On the other hand, I felt great. I was ready to run "fast" again after a long night of walking, and I knew I had a shot to place well. Daniel told me I should go on and see what I could do, so we said a tearful good-bye. I shuffled off, while he stayed to see what he could do about his feet, and eventually walked the last 8 miles.

parting ways

Parting ways at Bally Creek.

I passed Pam Reed for the last time shortly after Bally Creek, after we had leap-frogged continuously since mile 78. She was tremendously encouraging and friendly to me, despite the fact that she was having a rough time herself. I have a lot of respect for her, for plugging away and being cheerful and a good sport, and for finishing despite feeling so sick to her stomach.

Soon thereafter, there was one last treacherously slippery single-split-log bridge around the edge of a lake. This time I managed not to fall in, although it took me several minutes to cover the 200 feet. From there it was easy running almost to the finish. I made good time to the last aid station at USFS 115F, and saw Chris Hansen's tail end leaving the aid station just as I entered. So I didn't stop, and tried to push to catch him, but to no avail. He must have made great time in the last 6 miles!

The last 5 miles of trail are somewhat of a disappointment after the beauty of the first 96 miles (yes, the race is 101 miles). Instead of single track, most of the remainder was snowmobile roads, with tall grass that seems to provide an absurd amount of resistance to tired legs. A few miles from the finish is a steep descent which almost stopped me dead in my tracks. Then two more road crossings, then a final "sprint" across the football field to the finish.

Chris Hansen

Chris Hansen

David Sauld + pacer

David Sauld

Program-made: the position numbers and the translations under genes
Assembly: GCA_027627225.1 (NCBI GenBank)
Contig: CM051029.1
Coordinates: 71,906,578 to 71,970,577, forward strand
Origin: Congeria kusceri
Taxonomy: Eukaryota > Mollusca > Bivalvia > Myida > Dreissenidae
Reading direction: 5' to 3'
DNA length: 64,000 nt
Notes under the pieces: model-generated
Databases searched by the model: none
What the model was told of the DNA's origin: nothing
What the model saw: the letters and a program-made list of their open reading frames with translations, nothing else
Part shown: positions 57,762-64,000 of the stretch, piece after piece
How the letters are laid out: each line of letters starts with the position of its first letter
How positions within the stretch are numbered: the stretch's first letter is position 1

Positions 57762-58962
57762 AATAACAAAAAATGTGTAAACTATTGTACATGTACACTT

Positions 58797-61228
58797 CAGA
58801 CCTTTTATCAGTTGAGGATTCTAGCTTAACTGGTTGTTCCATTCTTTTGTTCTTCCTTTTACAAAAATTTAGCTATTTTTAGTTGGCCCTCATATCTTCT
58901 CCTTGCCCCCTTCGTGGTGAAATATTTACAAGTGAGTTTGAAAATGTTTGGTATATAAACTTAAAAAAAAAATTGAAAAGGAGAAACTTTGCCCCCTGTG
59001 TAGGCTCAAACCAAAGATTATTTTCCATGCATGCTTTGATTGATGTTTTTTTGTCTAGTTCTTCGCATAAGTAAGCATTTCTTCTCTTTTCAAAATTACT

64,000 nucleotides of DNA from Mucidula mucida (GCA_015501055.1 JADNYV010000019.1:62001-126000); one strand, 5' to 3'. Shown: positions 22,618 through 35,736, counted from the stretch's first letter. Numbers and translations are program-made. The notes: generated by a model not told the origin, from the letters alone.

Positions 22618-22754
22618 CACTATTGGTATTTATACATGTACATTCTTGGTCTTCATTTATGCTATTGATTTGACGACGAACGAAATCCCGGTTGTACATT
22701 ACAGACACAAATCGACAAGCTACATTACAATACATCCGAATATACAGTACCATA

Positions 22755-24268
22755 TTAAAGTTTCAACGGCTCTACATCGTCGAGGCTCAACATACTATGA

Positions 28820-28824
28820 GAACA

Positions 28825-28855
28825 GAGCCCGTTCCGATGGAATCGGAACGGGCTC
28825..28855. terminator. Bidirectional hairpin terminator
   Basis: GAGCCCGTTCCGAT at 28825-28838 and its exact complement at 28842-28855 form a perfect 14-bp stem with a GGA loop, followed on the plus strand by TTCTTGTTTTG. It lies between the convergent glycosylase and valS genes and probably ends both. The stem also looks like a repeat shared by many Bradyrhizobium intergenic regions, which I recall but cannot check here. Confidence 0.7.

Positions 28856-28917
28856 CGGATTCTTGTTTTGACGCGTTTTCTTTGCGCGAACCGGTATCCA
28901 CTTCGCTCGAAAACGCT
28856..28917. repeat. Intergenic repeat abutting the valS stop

+ pacer

Jenny Hoffman

Jenny Hoffman

Pam Reed + Susan Donnely

Pam Reed
+ Susan Donnely

Daniel Larson

Daniel Larson

When I finished, I was not really relieved, but just sad that Daniel wasn't there yet, so I turned around and ran back to meet him. At some point, about a mile back, I must have sat down on the trail, although I sure don't remember making an active decision to do so. I saw Pam and Susan pass, with Pam's crew Mary (who has completed the race before) running along with them. Finally Daniel came into sight, so I picked myself up and walked/jogged along back with him to the finish. We were both pretty subdued and not really able to appreciate our accomplishment for a while.

But after long, hot showers, a few hours nap, and a great meal at Grandma's restaurant in Duluth, we perked up considerably, and realized how much fun we had, and how proud we were of each other. It was an amazing way to spend 29 hours and to see 101 miles of trail. We are so grateful to Virgil & Verena for enabling us to have such a great successful run!

See Daniel's version of the race report here too.

Aid Stations:

Where:Distance:  Cumulative:
Little Marais, Lake Cty 600
Finland Rec. Center7.87.8
Sonju Lake Road7.715.5
Crosby Manitou Park4.319.8
Crosby Manitou Park5.024.8
Caribou Falls (no crew)8.333.1
Sugar Loaf3.536.6
Cook Cty 1, Cramer Rd.5.542.1
Temperance River8.050.1
Oberg Mt.5.760.6
Poplar River, Lutsen Ski Hill6.667.2
Caribou Trail6.473.6
Midway (no crew, unmanned, water only)  5.278.8
Cty Rd 458.186.9
Bally Creek Rd5.792.6
USFS 115F3.195.7
Grand Marais High School5.2100.9

Jenny's Consumption:
(I added it up just because I was curious.)

12 power bars12 x 230   2760
~3 boiled red potatos, w/ salt   300
3 handfuls of candy corns 600
4 cups of noodle soup4 x 125500
2 half cups of cherry coke 150
~10 cups of gatorade10 x 50500
1/2 PB & J sandwich 200
~1/4 cantelope melon 250
~1/4 honeydew melon 250
~10 grapes 50
1 chocolate brownie 200
2 caffeinated clif shots2 x 100200
1 espresso hammer gel 100
~2 bananas2 x 100200
4 salt-filled capsules 


1.Chris Hanson28:04.56
2.David Sauld28:06.58
3.Jenny Hoffman (F)28:31.51
4.Susan Donnely (F)   28:52.40
4.Pam Reed (F)28:52.40
6.Daniel Larson29:08.04
7.Susan Gebhart (F)31:11.14
8.Richard Plezio32:05.14
9.Johnny Gooch32:33.40
10.Kerry Trammell32:34.10
11.Stewart Johnson32:48.51
12.Allan Holtz32:55.36
13.Gary Sheets33:48.33
14.Alfred Sauld34:11.12
15.Cathy Drexler (F)34:39.46
15.J.J Rochelle34:39.46
17.Kevin O'Grady35:08.10
18. Tony Mazur35:39.40

(If you're considering doing this race next year, click here.)